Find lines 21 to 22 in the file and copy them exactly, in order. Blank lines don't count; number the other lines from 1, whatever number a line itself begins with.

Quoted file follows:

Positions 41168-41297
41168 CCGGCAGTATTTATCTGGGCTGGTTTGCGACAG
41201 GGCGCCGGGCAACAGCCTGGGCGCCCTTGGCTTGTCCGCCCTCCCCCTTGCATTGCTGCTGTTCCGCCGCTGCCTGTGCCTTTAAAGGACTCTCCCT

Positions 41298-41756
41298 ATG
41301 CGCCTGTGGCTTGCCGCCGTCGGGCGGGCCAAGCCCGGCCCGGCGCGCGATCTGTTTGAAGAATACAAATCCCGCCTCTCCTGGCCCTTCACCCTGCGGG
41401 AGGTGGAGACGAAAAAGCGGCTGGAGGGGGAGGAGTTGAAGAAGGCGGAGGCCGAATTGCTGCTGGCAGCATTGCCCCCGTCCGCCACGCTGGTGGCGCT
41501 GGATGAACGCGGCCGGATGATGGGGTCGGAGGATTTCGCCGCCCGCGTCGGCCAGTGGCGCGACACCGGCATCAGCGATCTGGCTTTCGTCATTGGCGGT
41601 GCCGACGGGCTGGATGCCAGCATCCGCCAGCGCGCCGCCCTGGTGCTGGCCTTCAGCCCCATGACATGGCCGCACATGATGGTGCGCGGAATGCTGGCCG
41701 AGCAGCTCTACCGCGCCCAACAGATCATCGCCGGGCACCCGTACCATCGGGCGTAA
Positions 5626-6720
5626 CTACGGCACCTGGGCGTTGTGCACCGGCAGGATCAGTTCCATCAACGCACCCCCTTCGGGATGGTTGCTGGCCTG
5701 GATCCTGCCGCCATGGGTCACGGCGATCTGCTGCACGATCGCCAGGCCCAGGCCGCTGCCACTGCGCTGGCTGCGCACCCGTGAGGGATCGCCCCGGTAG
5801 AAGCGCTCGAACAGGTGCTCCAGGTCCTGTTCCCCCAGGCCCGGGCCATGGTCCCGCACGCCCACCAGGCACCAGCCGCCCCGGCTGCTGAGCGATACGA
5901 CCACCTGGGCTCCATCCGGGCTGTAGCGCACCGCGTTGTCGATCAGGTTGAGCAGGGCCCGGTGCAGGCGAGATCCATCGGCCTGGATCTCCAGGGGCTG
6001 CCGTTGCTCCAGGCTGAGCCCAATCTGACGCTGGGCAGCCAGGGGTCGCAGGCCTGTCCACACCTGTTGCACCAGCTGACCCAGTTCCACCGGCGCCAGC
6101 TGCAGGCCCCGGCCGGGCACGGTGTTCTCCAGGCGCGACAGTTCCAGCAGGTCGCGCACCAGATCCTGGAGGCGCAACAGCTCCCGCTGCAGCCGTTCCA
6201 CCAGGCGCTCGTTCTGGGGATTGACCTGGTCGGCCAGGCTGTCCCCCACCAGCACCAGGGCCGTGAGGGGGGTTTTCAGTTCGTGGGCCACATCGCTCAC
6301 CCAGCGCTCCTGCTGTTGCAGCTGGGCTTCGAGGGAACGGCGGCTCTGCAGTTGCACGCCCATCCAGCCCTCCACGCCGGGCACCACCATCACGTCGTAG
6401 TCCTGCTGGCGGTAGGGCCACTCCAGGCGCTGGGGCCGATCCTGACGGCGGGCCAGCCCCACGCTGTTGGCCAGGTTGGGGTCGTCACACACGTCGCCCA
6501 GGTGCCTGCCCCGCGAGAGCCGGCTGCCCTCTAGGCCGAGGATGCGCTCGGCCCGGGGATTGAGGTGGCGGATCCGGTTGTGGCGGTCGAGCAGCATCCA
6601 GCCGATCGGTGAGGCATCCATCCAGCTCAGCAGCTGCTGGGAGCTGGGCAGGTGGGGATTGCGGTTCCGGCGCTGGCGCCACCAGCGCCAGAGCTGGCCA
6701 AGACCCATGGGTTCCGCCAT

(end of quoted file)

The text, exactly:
6501 GGTGCCTGCCCCGCGAGAGCCGGCTGCCCTCTAGGCCGAGGATGCGCTCGGCCCGGGGATTGAGGTGGCGGATCCGGTTGTGGCGGTCGAGCAGCATCCA
6601 GCCGATCGGTGAGGCATCCATCCAGCTCAGCAGCTGCTGGGAGCTGGGCAGGTGGGGATTGCGGTTCCGGCGCTGGCGCCACCAGCGCCAGAGCTGGCCA